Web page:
Listen to the patient

Sir William Osler famously said: “Listen to the patient. He is trying to tell you what ails him.” He meant it figuratively, of course, but it can also be literally true in the most literal and concrete ways, as I learned during my fourth year of medical school.

I was spending 6 week doing a ‘rural rotation’ in a National Health Service Corps clinic in Etna, California, a far cry in every respect from Strong Memorial Hospital and the University of Rochester School of Medicine. The daily fare was mostly straightforward: minor trauma, skin rashes and infections, respiratory infections, and some chronic disease such as hypertension and COPD. Patient expectations were also simple and predictable: to be patched up with something cheap and returned as quickly as possible to their normal daily routine. The biggest challenges usually related to convincing patients to drive the 60 minutes to the nearest hospital for lab or x-ray testing. Even with the limited skills and experience of an industrious fourth year student, I was able to function credibly in this environment.

Once or twice a week, which was often enough to keep us on our toes, we came across a patient or problem that was different. I particularly remember the sheep farmer and his skin lesions. I was staffing the clinic on my own that afternoon, with my physician back-up a phone call and 10 minute drive away. (Alone is not truly accurate, as I was supported by our nurse and receptionist, two wise women born and raised locally and worth their weight in gold for their knowledge of the community, and the basics of common sense medical care.) I was enjoying the heady mix, the rush of being trusted to function as a real doctor suffused with the all-to-justified fear of screwing up.

Grant came in near the end of the afternoon, apparently having rushed his afternoon chores and definitely without washing up or changing clothes, in his desire to get there before we closed. Clare came back to the small office where I was reading about a previous patient’s problem and handed me the clipboard with the form for his office note. “You’ve got something interesting in the exam room,” she said. I reviewed the single page chart and learned that Grant was 58, married, living south of town on a sheep farm, uninsured, a smoker, was on no medications and had no allergies.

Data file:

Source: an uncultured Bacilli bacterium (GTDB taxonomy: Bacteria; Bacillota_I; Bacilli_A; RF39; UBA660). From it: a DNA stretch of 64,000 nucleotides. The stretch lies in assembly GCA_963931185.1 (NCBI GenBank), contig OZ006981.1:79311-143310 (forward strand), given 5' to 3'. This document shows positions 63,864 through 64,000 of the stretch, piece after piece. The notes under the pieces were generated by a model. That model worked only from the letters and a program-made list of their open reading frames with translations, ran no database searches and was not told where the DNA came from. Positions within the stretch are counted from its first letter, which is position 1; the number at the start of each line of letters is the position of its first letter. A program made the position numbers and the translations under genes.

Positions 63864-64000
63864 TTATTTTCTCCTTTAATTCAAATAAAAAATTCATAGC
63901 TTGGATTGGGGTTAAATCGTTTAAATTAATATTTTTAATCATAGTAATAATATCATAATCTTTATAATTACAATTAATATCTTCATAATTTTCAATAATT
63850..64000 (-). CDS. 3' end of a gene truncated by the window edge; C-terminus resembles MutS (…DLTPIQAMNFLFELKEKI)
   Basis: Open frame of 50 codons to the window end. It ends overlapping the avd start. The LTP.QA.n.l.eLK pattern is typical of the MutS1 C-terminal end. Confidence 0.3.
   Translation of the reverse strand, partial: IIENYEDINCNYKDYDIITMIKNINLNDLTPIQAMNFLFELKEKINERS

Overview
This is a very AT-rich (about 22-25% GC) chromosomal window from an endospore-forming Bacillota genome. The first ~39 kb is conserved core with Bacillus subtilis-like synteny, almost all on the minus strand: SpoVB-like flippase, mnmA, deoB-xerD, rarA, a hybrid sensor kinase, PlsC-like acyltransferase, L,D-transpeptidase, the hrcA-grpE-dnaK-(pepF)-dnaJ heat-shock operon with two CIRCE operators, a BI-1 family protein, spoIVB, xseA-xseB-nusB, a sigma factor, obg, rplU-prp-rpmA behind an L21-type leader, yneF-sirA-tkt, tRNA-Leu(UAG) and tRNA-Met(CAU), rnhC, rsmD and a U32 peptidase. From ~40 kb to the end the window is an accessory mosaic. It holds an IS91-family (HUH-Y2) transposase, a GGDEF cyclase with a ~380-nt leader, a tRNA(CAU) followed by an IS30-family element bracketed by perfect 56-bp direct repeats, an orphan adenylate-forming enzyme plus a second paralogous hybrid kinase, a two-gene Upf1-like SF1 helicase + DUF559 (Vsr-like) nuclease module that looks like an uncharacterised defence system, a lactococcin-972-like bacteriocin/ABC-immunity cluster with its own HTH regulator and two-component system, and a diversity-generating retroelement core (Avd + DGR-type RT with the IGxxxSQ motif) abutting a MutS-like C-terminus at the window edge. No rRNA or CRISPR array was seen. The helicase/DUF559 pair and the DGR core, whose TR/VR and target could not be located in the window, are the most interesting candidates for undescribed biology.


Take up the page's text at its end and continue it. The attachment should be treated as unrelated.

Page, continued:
I entered the room, introduced myself as Peter Elias, a medical extern helping Dr. Kay in the clinic, and asked what brought him by today. “I’ve got anthrax. My uncle’s liniment don’t work. I need antibiotics.” He showed me several black and crusted lesions on his forearms, ranging from 1 to 3 centimeters across. I’d never seen anything even remotely like this, but my first impression was some kind of localized burns. I was sure it couldn’t be anthrax, though. It wasn’t on my list of the 100 commonest skin conditions. I told him anthrax was the same as plague, a serious respiratory illness, and suggested that I scrape some of the crust off his sores to examine under the microscope so we could send the scrapings off for culture. He shook his head and told me he couldn’t pay for fancy testing, and besides, that takes too long. Undeterred, and not listening well, I explained that if we sent the specimen over today, the hospital lab should be able to call us a culture report in two days, three at the most, and that wound cultures were pretty cheap. Setting his jaw and looking right at me, he said it would take three weeks to get the report back and cost a couple hundred dollars. All he wanted was his prescription, but if I wouldn’t give it to him, he’d maybe just use the stuff they give sheep for anthrax.

“Wait here,” I said (still not listening well), “I’ll be right back. I want to show you something.” I went back to the little consultation room where the clinic textbooks were kept, pulled the big dermatology book from the shelf, and headed back to his exam room as I scanned the index to find anthrax. “Here,” I said, leafing to the pages about cutaneous anthrax and laying it open on the exam table. And there, in living color, were three photos of lesions identical to those on his forearm. 

 

“Yup. That’s just like what I got from my sheep, same as three years ago. Cleared up fine with antibiotics. My sheep got it again, probably ‘cause I can’t afford to treat the pasture like they told me to.”

He got his antibiotics and I got important lessons in listening and humility.

 


 

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